'Writing. Rewriting. Re-rewriting. Say hello to 90% of your job.' (Page 39)
Nothing, said well, is still nothing.
So much copy has been overdone and ruined by adverts and businesses over the years that it's all too easy to regurgitate the same things again and again.
Spend time mindlessly writing onto a page to allows thoughts to surface in the act. This is where the mind works in a way we don't always understand.
Examples of overused terms:
A good line is self-contained and neat. A great line makes a huge impression and leaves you thinking beyond the literal statement itself.
It can often help to give a voice to your writing, but in a very literal way. That is, you'll write something different if you imagine an old English gentlemen, versus an American mom or Irish poet. Put that voice in your head as you write, and see all kinds of different things come out for 'the same thing'.
A really important part of writing copy is making the solution more interesting than the problem. Focusing on the solution is more important because you are wasting space otherwise.
Don't search for inspiration in ads and other people's copy, that way leads homogeneity and boredom. Instead, look for it in literature, in theatre, in film, in poetry, in art.
Remove 'like', 'stuff' and 'things' from your vocabulary completely.
Some writing can be too smooth and, therefore, forgettable! Find a way to throw people off and you'll become much more memorable.
If you introduce artificial constraints you will naturally increase creativity. E.g. you can't use the word 'the', or the letter Y. Maybe something interesting will happen when you're forced down an unusual path...!
Some stuff to get you going quickly:
'Somehow the lie has spread that people don't read anymore. Yet in a given day a person will read online news, blogs, twitter, instant messages, emails, signs, menus, presentations, online articles, to start. Then they go home to read a book and relax.' (Page 64)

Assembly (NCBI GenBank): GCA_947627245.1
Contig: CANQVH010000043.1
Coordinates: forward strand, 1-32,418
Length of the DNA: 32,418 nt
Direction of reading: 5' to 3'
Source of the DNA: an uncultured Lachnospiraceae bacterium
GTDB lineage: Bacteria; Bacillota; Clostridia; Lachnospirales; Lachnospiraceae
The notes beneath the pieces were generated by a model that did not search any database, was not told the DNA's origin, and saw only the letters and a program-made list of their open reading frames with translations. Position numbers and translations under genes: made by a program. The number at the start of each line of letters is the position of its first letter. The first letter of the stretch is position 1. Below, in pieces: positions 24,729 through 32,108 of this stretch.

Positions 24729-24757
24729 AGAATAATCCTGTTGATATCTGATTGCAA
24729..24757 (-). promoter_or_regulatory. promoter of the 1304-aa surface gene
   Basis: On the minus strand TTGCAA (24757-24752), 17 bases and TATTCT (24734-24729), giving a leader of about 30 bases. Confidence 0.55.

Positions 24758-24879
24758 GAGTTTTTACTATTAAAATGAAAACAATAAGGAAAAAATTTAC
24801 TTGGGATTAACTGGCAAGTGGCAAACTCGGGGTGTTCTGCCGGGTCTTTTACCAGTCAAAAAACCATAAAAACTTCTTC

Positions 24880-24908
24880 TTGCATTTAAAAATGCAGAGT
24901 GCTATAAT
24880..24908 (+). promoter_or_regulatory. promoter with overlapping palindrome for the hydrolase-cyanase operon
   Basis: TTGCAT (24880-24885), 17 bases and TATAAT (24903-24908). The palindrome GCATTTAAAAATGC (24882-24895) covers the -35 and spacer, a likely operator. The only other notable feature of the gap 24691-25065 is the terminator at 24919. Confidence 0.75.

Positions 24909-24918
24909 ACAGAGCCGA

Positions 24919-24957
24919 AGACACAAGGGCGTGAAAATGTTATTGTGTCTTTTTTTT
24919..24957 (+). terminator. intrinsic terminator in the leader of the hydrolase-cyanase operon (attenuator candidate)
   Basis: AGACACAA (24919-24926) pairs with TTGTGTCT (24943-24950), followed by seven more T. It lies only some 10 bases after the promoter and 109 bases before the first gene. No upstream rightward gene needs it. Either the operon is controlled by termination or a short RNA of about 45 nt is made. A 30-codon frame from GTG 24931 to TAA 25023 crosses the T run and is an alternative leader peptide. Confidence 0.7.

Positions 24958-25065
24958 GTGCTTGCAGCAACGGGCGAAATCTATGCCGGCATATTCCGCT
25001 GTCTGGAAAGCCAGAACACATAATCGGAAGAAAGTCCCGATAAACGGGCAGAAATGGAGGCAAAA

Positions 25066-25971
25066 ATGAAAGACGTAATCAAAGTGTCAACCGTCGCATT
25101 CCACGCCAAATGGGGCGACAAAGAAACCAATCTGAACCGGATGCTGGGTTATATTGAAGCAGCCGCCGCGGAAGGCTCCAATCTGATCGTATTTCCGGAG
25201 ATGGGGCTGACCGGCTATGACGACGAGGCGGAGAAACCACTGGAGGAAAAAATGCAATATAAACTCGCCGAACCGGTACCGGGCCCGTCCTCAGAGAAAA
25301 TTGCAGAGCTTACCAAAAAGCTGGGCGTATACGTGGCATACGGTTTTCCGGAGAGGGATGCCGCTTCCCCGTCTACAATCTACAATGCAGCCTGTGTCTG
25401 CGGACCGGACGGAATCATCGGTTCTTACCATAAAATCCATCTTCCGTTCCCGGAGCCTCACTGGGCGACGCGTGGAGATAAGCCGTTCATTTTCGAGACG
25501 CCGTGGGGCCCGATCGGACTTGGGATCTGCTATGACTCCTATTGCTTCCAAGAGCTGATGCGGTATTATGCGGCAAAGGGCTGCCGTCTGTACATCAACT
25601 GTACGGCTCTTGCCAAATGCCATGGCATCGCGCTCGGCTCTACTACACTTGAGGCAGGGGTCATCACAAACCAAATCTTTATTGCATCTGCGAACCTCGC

People are actually reading more than ever. There's just very strong competition.
Headline + body = title + story.
'Getting specific is memorable for some reason. If I say I kicked you with my shoes it's less memorable than saying I kicked you in the shins with my purple high-tops. When a description is detailed it seems important. When you're reading a book and the author spends a page describing a character's face, you assume the character is vital, otherwise why would that much emphasis be put on them.' (Page 69)
The body is often treated as an explanation of the headline, which is inherently boring.
Write to a vibe and the rest will follows. Don't try to nail it all perfectly first time, write at length then chop it all together.
Most of the beginning can go, most of the time. You've probably done too much! Cut a word, a sentence, a whole paragraph, and see how it still flows.
Aristotelian modes of persuasion or rhetorical appeals.
Logos: logic and reason, the left hemisphere of the brain.
Ethos: credibility and proof of something.
Pathos: emotion and feeling, right hemisphere.
Are you leaning heavily on just one and ignoring the others? Are you able to include all three somehow?
'#1 rule: IS THIS SOMETHING YOU WOULD WANT TO READ? IF YOU DON'T WANT TO READ IT, I DON'T EITHER.' (Page 74)
The internet isn't a heavy medium; it punishes density and opacity. People will switch away to any number of things if you can't keep their interest:
Good digital content is clear, a joy to read and takes no more than 3 steps to get to, find, interact with.
Build a world then live in it: consistent experience across the board is very important. Anchor to a main theme, use consistent language.
Read your copy aloud before you publish: helpful to time things out the way you hear them so you get a sense for what it's like to to read and hear.
'To win a pitch, keep ideas brief. If any idea takes longer than 15 seconds to explain, kill it.' (Page 123)
Don't oversell. If they've said 'yes'. stop trying to keep on selling, even if there's still loads of cool stuff you want to show them or convince them on. You might also run the risk of making them realise something they'd missed or find something to pick you up on.
'They're not buying ads, they're buying a vision and the clearer the vision the more likely they are to buy it.' (Page 123)
Ripe fruit rots - if it's not fresh and timely, you're too late. Get stuff out the door as soon as you can.
'If the meeting's going great, keep it moving. If the meeting's going terribly, keep it moving.' (Page 134)
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